BRIEF HISTORY OF EGBURA PEOPLE

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Who are Egbura People?

THE PEOPLE
The people known presently as the Egbura is said to have belong to the ethnic groups in kwararafa with whom they had cultural link in one way or the other. They are the Jukun, the Igarra, the Agatu, the Alago and the Idoma. Others are the Nupe, the Eggon, the Gade, the Gomai, the Akye, the Oworo and many more. These peoples are said to have lived together in the old kingdom of kwararafa before the Kingdom disintegrated, forcing the linguistic group to migrate to the rivers Benue and Niger confluence areas and beyond. Record written by some historians reveal that the Egbura, a version of a name used in the 19th century traveler records, and in the official records from colonial days to early 1974, are believed to have their areas occupied by mono-cultural group referred to as Akpoto. Others in this group are the Igala, and the people in the areas which became Nasarawa Emirate and Keffi, said the have been occupied by this monocultural group.
According to Greenberg’s classification, all of the said people under the umbrella of Akpoto mono-cultural group are under the Kwa Group of the Mega Niger-Congo linguistic group. Some Scholars believed that the Mono-cultural group had a proto-language in close affinity with the Yoruba and Igala as accounted for by Samuel
Crowther. As a clear indication of the early mono-cultural group belonging to Akpoto there is a clan
greeted Onyebu of Akpoto origin who live among the Egbura community in Koton-karfi,
Umaisha, Toto, Abaji and Mozum areas. Furthermore, the Egbura living in these areas
are various known by their neighbours like the Hausa, the Fulani, the Yoruba and others,
as Koto and Kwotto. Thus, in Koton-karfi the word Koto has historical connection with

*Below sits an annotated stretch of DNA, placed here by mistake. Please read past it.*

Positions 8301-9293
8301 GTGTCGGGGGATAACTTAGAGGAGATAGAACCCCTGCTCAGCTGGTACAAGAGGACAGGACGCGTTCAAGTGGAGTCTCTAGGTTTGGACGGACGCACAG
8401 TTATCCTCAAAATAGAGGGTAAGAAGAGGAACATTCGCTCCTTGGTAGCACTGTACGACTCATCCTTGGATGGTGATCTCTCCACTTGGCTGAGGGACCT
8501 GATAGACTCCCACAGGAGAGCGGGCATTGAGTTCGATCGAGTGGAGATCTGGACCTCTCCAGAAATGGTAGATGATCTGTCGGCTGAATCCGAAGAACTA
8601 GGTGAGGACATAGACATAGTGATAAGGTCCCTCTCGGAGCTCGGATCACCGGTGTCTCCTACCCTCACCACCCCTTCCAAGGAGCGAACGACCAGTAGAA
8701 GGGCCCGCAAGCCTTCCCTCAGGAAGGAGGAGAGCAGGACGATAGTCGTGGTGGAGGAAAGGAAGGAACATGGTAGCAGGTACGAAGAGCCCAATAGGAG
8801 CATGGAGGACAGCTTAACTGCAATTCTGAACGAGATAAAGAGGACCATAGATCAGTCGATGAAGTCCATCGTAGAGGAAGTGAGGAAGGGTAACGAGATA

Akpoto, for the Egbura in Igu were mistakenly referred to as yet Akpoto (Koto) the
strong (Karfi), by the Hausa/Fulani who made first contact with them as stated in a record
in the Kaduna National Archives.
The word Egbura Koto were used for those of the communities that lived in the Kotonkarfi, Abaji, and Mozum Areas. The word Kwotto was used to described the Egbura
communities living in the old Opanda Kingdom which now comprises the present
Umaisha and Toto Areas.
Ebira or Igarra, trace their origin from Bira, a city or territory in the Upper Gongola
valley down the middle and the lower Benue River region, in the old Kwararafa kingdom.
In their migratory movements they emerged as a distinct people in the middle Benue
region in the area now occupied by the Tiv and the Idoma, and it is in this area they
identified themselves, and were recognized as people from Bira, hence they are called
Ebira.
In the course of their movements they intermingled with other peoples particularly the
Akpoto, acquiring their cultures and traditions.
Like many other peoples, the Ebira made their migration down-ward movement to Igala
land and consequently upwards movement to their present abodes, the Egbura crossing
the Benue to their present abodes in Koton-karfi, Toto, and Umaisha areas while the
Ebira and Igarra crossed the Niger to their abodes in Okene/Okehi and Igarra areas.

THE LANGUAGE
This has been split into two main dialects. One dialect is spoken by the people in the
Koton-karfe, Umaisha, Toto, Abaji and Mozum areas where the communities are
popularly referred to as Egbura.
The other dialect is spoken by the people localized in Okene and Okehi Local
Government area where they are referred to as Ebira. This dialect, Ebira, is also spoken